Study Reveals the 5 Types of Workdays an Employee Can Have

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Workdays can now be more than just good or bad.

The type of day you had at work can now be categorized into one of five day types: typical, ideal, crisis, disengaged and toxic, according to new research.

Researchers at Virginia Commonwealth University looked at 11,245 workday surveys conducted over two to nine months by 221 office workers, finding that workers tend to work five different types of days.

VCU researchers looked at factors affecting the job as a whole rather than the individual employee, using a rare methodology to study work environment factors such as autonomy, supervisor encouragement and barriers organizational.

Inspired by his own troubles he encountered in a corporate environment, co-author and associate professor of management and entrepreneurship Christopher Reina recalled that his days felt much worse when there were things to do and unexpected problems.

“It unsettles you a bit and it’s really demotivating,” he said. “Changing demands with time constraints can really reduce your ability to complete a task.”

The researchers wanted to know what makes working days go well or not well. So, they used a reliable data set that a Harvard Business School professor gathered from 1996 to 1998 that has been used in multiple studies over a long period of time. One of the reasons for using datasets like this is to remove any ambiguity about external complicating factors – such as a global pandemic.

One of the most surprising findings of the study was that the factors that led to a good or bad day were beyond employees’ control.
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They found that employees experience the following five types of days:

Typical

Typical days represent 34% of working days. These days tend to be forgettable – creativity is at an average level and you’re just motivated enough to be lightly engaged in your work, perhaps to attend a catch-up day.

“A lot of people let themselves down on typical days, which can be a hindrance both to creativity and to more ideal days,” said lead author Alexander MacKay, assistant professor of management and entrepreneurship.

Ideal

Most people probably wonder what an “ideal” day looks like, but they make up 29% of your days. These days are your productive days, filled with freedom, challenging work, and support from management and the organization. An ideal day will keep you going with healthy pressures — like deadlines — but won’t slow you down with obstacles.

Crisis

We have all been there. During a day of crisis, there are good things – like engaging tasks – but there are even more problems present. In 19% of working days, something explodes or bursts into disaster. You may think you’re doing productive work, but chances are you’re not.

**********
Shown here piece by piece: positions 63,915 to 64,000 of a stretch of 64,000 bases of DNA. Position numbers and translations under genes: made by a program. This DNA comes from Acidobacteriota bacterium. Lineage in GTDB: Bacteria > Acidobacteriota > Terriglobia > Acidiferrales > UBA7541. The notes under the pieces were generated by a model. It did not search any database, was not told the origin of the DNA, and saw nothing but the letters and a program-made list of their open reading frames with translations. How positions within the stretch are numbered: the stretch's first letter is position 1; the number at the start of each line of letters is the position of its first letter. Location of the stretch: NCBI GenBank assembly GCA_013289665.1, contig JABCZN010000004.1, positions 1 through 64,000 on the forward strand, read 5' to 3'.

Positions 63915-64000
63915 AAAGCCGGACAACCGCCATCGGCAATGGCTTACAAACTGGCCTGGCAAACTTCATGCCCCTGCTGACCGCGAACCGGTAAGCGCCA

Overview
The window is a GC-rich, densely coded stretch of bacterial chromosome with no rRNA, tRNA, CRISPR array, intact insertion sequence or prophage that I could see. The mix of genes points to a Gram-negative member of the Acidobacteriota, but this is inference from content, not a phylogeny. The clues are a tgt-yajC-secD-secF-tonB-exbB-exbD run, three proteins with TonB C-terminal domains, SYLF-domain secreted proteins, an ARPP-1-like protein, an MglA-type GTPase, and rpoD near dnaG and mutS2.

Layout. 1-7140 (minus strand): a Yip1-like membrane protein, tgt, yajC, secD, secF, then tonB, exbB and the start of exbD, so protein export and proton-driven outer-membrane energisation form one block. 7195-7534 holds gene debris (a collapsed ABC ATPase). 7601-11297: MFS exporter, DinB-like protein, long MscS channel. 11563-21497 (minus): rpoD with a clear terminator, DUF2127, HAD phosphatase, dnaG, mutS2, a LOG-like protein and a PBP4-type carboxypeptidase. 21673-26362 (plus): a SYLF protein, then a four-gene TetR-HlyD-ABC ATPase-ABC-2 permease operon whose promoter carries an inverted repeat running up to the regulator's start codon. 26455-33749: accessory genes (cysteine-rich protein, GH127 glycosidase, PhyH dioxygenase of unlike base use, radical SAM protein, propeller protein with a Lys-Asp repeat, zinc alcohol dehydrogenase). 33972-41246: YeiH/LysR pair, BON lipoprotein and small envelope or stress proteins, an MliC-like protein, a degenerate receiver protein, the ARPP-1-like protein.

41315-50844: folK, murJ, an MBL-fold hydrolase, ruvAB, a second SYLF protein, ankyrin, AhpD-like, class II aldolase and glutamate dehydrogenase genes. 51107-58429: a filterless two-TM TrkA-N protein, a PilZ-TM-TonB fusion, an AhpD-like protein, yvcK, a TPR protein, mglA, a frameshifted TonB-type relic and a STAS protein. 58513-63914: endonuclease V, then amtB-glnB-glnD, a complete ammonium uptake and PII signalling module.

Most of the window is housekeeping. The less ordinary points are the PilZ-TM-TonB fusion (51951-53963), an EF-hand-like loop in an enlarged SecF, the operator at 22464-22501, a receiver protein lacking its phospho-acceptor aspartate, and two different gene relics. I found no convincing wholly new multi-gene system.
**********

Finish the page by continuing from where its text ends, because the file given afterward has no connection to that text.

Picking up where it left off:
Disengaged

If you feel watched at work, you are having a disengaged day, which is 10% of the days. There are no pressures or motivations present, and you just feel bored and unmotivated.

“It translates into a lack of energy,” Reina said.

Toxic

Toxic days represent 8% of employee days. A challenge or conflict combined with a poor work environment can lead to one of those really bad days. An emotional conflict in particular will wreak more havoc on your day than a task-related conflict.

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Being aware of the type of day you are having allows you to make the necessary changes to get you on the right track.
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The research also found that the types of days we experience tend to appear back-to-back, so your disengagement day can turn into three, and one disengagement day across multiple employees in different offices can turn into a bad situation. of work. The researchers noted that disengaged employees struggle to innovate, so large numbers of disengaged workers lead to low morale, poor quality work, and low productivity.

“There’s a pretty solid playbook on what it takes for a business to be innovative, but we don’t know how to stimulate the creativity of individuals from an organizational perspective,” said Mayoor Mohan, associate professor of marketing. to VCU. School of Business and one of three co-authors. “The people management aspect was not touched.”

Some “worrying” effects of these back-to-back days of disengagement and toxicity are causing people to quit their jobs.

“Leaders play a very important role in engineering the work environment and how people perceive it day-to-day,” Baer said.

One of the most surprising findings of the study was that the factors that led to a good or bad day were beyond employees’ control. So if you’re having a toxic day, you can blame someone else.

“Leaders play a very important role in engineering the work environment and how people perceive it day-to-day,” MacKay said.

MacKay noted that the goal isn’t necessarily to have all ideal and typical days — crisis days are also important. What matters is how these days are handled and how the culture is adjusted to boost morale.

“You kind of need to debate and discuss and compete against each other to move ideas forward,” MacKay acknowledged.

It’s all about balance and being “mindful,” Reina said. Being aware of the type of day you are having allows you to make the necessary changes to get you on the right track.

“Nothing suggests you’re going to have weeks of toxic days — there’s light at the end of the tunnel,” Mohan said. “Or, if you’re riding a wave, at some point that wave is going to crash.”

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